What is the condition of Bengal and Awadh under the Mughals?


The emergence of Awadh and Bengal as autonomous independent states in the eighteenth century was not an isolated development. The rise of independent states in Awadh, Bengal, Hyderabad, and Mysore and in other regions was one of the predominant characteristics of the eighteenth century Indian polity.

The on-going research on the decline of the Mughal Empire has shown that various factors like administrative crisis, agrarian crisis, social crisis etc. combining together established the Mughal imperial system. The debate is still on among historians about the nature and relative importance of these various factors.

Bengal and Awadh were integral parts of the Mughal imperial system. In both the provinces higher officials like the Nazim and the Diwan were directly recruited by the Mughal emperors. The provincial officials were as follows. In the Suba or province the head of revenue administration was the Diwan and the executive head controlling other matters of civil and military administration was the Nazim.


These were aided by the Baksi who was the military pay-master of the Suba, the Kotwal who headed the police department, the Qazi who dispended Justice and the Waqai Navis responsible for collecting and reporting news which had a bearing on political affairs.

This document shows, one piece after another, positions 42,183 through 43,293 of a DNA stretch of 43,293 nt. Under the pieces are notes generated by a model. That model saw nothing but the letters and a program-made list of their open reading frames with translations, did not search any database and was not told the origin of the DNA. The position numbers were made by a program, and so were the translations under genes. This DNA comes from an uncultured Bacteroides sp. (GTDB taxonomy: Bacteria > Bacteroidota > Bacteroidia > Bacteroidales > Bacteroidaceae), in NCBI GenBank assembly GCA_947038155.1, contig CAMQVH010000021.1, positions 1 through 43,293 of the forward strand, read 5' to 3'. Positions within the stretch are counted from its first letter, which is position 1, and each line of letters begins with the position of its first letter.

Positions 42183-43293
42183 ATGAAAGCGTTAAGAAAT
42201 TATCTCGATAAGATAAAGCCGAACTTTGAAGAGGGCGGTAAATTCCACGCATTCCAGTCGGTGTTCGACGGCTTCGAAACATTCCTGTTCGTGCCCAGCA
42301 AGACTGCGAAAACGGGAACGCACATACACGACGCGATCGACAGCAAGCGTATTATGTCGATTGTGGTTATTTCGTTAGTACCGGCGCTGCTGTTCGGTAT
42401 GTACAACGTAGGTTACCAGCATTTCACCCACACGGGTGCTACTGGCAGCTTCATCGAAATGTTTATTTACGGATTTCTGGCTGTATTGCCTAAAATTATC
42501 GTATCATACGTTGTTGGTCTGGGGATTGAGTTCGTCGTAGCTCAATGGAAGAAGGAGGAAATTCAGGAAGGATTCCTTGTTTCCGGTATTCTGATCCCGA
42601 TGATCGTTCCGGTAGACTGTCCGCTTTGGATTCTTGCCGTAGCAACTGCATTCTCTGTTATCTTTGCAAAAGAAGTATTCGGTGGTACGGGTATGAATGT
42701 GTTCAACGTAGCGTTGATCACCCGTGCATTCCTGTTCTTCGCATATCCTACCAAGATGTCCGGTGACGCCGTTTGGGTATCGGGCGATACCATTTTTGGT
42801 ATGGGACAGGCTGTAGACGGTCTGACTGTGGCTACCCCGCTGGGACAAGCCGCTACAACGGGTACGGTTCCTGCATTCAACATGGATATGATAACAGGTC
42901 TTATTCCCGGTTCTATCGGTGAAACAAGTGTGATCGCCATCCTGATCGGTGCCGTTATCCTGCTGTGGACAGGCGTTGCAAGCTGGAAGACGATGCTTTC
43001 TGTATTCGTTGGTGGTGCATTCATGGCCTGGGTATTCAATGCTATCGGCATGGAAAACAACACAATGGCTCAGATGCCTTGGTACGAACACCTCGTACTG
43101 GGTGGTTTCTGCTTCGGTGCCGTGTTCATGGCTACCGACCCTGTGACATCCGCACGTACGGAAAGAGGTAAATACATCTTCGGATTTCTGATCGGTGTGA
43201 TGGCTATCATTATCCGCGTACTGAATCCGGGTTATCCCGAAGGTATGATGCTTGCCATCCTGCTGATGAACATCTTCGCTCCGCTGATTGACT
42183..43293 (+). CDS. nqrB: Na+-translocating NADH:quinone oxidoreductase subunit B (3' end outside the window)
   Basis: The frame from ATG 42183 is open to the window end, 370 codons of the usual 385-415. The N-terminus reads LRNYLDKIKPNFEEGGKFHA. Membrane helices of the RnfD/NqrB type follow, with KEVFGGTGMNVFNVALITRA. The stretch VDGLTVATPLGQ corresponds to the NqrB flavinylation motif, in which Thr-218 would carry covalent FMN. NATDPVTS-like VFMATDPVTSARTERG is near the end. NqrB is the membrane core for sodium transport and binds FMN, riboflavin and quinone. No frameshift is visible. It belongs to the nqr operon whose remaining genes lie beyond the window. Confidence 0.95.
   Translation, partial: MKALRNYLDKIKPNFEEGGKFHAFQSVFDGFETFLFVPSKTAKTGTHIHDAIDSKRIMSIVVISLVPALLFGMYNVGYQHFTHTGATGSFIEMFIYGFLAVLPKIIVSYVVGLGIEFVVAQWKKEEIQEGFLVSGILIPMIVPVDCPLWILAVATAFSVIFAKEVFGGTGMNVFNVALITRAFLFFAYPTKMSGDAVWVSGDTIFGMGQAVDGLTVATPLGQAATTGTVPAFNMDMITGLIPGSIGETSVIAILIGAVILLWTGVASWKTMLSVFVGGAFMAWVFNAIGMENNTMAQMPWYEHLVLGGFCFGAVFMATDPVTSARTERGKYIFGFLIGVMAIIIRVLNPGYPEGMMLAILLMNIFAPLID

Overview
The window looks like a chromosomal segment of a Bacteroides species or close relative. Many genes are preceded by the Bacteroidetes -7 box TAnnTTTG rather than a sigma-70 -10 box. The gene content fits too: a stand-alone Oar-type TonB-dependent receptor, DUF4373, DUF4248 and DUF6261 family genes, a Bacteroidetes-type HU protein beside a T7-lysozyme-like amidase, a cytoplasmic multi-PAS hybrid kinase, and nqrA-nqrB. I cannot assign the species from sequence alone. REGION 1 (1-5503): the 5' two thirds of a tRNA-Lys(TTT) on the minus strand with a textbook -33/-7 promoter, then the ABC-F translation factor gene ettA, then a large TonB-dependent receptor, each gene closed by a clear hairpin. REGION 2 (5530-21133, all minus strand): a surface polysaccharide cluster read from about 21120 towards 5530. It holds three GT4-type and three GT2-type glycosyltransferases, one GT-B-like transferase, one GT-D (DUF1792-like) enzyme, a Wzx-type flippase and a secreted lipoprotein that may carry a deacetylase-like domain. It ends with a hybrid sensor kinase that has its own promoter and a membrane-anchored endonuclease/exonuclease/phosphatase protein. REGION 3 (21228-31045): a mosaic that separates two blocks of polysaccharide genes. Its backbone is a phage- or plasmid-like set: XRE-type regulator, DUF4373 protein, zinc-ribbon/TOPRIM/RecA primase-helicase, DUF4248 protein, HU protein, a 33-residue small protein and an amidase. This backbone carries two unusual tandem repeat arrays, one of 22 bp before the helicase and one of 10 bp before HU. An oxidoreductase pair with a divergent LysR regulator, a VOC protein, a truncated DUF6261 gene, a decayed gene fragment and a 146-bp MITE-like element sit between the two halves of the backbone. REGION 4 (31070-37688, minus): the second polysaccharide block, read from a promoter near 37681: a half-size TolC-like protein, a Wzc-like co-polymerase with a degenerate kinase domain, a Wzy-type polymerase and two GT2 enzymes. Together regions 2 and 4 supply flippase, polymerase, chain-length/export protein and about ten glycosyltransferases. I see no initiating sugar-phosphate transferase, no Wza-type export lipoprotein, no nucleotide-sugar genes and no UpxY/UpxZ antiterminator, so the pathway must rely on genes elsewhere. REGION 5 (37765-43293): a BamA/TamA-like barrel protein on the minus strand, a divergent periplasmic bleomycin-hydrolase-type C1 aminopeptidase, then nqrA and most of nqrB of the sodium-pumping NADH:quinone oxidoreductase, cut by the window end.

A Suba or Provinces was divided into Sarkars and these units were controlled by Faujdars. The Sarkars were further subdivided into Parganas. At the local level within the province it was the Zamindars who had maximum control over the local people and administration.

The imperial control over the provinces was mainly through the control over appointment of the Nazim and the Diwan. They were men in whom the emperor had confidence. It was a system of checks and balances, the Diwan was separately appointed by the emperor in order to keep control over the Nazim. Besides these two high officials, in provinces many other officials like Amils, Faujdars etc. were dependent on the emperor who appointed them. Political integration of the empire was a product of the coordination and balancing of the various forces ranging from the Zamindars and a large number of lower- level officials to the highest provincial officials.

This system acted well till the imperial authority was able to enforce policy and secure obedience from the provincial administration. But from the late 17th and early 18th century, gradually the relationship of the central authority with the provincial administration was virtually reduced to getting tribute from the provincial governor.


While making this token submission to the imperial authority, the provincial governors gradually tried to identify themselves as local powers and to establish their independent authority at the provincial level. The flow of tribute to the imperial treasury became irregular.

There was also a tendency among the governors to establish their dynastic rule in the provinces and to appoint their own men in the administration. All these point to the process of weakening of imperial control in the provinces and the making of independent authority at a regional level. As a result Awadh and Bengal emerged as autonomous independent states in course of the 18th century.

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